The economy is still strong, so consumer confidence and consumer spending should remain reasonably high. The average household savings rate has held steady for the last few years at about 7% of earnings — well below its peak at about 15%, but well above the low during the Great Recession at about 2.5%.
Back to Econ 1A and the Housing Crash
So, reaching back to the beginning of this article (remember that?) we notice that so far there’s no reason to believe that the ability to pay element of the demand curve will weaken. We also know that the emotional element doesn’t change with economic times. The only element of the demand curve that could come under pressure really is whether home buyers will change their behavior based on whether they believe values will rise, fall or stay the same.
As one economist pointed out there is huge pent-up demand for homes, because many would-be home buyers (Millennials, but also move-up buyers) have deferred purchasing a home for years, because there was so little inventory they became frustrated with trying to get into the market. Now that the number of listings is starting to increase it seems unlikely that these home buyers will disappear overnight. After all, they still want to buy a home and have the income and savings to do it.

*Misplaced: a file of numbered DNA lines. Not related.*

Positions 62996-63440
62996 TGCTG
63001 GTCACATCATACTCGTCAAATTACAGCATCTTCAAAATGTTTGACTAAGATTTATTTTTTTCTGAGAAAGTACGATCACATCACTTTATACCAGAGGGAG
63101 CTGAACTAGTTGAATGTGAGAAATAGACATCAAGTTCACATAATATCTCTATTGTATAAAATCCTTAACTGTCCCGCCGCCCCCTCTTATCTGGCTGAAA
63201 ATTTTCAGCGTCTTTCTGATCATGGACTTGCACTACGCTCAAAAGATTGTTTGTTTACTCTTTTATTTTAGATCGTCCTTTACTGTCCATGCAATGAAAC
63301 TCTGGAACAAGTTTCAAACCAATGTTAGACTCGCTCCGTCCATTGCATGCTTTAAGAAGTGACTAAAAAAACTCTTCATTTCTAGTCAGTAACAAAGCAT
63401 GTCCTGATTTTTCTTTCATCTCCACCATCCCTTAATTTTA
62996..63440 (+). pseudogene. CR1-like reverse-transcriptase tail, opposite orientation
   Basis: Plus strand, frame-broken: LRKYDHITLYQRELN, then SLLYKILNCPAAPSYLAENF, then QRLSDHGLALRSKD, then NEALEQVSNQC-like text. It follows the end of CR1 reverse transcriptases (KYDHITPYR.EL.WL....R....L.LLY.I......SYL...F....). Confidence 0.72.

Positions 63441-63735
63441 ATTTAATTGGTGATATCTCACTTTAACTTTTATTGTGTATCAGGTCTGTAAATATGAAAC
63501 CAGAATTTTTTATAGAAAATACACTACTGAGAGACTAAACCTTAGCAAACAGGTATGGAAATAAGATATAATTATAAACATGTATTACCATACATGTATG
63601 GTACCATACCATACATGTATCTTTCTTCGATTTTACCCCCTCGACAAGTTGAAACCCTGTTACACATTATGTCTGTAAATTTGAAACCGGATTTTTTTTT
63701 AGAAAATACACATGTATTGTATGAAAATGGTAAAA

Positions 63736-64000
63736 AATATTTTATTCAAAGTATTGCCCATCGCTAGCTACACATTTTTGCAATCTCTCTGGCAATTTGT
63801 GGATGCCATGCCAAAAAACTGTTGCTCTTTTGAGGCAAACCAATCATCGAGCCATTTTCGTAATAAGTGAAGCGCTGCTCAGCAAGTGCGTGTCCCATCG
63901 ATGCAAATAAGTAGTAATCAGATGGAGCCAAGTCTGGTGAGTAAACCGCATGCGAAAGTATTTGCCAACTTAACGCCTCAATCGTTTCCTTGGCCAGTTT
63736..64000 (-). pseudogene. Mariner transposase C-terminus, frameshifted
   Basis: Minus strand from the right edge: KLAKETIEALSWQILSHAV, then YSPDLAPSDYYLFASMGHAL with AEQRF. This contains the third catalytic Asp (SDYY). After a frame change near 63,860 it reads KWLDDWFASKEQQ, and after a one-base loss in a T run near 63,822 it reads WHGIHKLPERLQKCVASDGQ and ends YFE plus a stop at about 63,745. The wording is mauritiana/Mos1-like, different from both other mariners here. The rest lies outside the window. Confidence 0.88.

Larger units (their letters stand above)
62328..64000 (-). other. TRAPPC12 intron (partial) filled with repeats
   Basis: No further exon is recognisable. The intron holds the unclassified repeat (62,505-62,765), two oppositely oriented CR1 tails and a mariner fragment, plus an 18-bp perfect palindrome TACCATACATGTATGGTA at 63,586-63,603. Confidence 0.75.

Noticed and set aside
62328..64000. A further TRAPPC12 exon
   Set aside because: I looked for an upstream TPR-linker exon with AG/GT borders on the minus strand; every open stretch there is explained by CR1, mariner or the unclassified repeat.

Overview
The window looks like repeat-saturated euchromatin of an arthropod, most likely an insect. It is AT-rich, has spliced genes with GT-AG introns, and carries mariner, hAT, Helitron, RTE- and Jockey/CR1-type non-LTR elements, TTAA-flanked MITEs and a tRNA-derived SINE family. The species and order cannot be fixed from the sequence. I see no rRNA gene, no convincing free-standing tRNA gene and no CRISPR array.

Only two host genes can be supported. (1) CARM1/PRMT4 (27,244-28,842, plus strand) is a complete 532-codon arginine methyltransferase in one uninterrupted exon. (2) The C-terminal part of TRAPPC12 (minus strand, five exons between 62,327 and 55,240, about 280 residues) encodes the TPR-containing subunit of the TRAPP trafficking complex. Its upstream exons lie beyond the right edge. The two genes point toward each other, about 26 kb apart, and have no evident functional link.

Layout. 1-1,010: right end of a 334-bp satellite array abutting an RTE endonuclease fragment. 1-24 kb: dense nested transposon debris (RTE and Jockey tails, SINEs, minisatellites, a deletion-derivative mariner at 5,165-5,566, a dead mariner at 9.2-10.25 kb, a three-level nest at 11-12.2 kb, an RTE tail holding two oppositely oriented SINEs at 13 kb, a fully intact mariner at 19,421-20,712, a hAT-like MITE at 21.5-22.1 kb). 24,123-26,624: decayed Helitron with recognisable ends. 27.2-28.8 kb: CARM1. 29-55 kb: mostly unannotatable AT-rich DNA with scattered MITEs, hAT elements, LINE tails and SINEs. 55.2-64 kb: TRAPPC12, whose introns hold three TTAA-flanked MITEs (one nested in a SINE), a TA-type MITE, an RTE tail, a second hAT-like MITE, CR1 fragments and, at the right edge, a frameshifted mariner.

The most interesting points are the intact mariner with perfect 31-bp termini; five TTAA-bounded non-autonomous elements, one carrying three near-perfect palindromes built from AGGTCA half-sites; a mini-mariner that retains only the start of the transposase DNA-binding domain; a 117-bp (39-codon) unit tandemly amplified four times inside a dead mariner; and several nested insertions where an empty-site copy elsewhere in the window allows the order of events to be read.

There will be a pause in the pace of price increases, to be sure, and there may even be a leveling off and a slight correction. The dot-com recession lasted a few months and caused a housing price correction of 10% or so, depending on your location.